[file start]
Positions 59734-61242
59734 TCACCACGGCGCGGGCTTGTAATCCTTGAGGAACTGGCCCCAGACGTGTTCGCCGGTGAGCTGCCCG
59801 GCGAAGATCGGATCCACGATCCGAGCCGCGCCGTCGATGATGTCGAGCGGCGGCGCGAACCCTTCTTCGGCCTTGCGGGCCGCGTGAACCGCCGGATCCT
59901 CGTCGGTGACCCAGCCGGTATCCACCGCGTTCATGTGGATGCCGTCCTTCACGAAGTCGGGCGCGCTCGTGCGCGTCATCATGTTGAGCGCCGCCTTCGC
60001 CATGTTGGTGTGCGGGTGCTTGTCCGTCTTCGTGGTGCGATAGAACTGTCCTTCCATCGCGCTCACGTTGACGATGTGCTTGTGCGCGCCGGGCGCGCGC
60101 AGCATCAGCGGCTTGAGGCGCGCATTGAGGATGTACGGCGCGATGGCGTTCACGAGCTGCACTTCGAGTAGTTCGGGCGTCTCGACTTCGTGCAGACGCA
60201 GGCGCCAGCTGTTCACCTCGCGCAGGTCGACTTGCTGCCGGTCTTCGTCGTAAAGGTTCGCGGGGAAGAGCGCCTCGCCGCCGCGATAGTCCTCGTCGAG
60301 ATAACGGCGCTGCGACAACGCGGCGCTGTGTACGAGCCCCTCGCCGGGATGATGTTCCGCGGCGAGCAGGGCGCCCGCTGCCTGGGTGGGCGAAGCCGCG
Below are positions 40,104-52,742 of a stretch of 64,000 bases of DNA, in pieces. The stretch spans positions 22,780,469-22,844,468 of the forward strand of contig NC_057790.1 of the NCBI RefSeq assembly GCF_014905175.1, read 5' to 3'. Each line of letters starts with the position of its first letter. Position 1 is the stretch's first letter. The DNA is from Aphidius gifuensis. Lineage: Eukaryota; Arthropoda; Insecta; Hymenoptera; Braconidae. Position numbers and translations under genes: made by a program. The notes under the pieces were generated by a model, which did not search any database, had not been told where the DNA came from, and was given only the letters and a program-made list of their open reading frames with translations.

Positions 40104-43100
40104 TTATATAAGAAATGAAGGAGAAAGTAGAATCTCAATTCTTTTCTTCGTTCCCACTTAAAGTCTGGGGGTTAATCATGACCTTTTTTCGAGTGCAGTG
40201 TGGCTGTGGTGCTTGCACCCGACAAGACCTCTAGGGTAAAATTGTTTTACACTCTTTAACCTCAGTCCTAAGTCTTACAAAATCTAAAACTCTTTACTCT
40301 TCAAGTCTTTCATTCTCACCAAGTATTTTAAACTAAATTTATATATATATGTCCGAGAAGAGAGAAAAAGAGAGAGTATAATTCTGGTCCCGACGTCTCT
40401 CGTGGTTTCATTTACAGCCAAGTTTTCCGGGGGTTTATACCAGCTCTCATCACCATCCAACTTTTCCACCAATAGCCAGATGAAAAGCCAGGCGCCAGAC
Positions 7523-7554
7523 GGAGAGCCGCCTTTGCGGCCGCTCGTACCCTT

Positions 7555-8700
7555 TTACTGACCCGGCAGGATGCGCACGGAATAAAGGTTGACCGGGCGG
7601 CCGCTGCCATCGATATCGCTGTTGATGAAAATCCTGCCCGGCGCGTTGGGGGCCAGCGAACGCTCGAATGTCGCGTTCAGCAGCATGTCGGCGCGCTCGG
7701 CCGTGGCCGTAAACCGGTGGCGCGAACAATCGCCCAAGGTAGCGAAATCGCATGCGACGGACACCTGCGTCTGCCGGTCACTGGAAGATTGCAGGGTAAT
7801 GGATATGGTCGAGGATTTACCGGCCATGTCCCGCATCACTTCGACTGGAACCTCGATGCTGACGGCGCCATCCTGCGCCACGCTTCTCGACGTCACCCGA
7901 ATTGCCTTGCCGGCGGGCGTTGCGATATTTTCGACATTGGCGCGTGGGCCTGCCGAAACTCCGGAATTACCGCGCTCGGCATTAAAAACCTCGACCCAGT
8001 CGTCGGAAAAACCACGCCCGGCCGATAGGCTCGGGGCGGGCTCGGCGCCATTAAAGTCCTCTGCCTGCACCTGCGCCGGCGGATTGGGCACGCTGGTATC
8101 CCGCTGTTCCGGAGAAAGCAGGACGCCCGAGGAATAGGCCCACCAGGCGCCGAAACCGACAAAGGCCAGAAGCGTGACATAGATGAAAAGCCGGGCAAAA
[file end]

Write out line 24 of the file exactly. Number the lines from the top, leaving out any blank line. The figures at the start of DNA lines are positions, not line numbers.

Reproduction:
8101 CCGCTGTTCCGGAGAAAGCAGGACGCCCGAGGAATAGGCCCACCAGGCGCCGAAACCGACAAAGGCCAGAAGCGTGACATAGATGAAAAGCCGGGCAAAA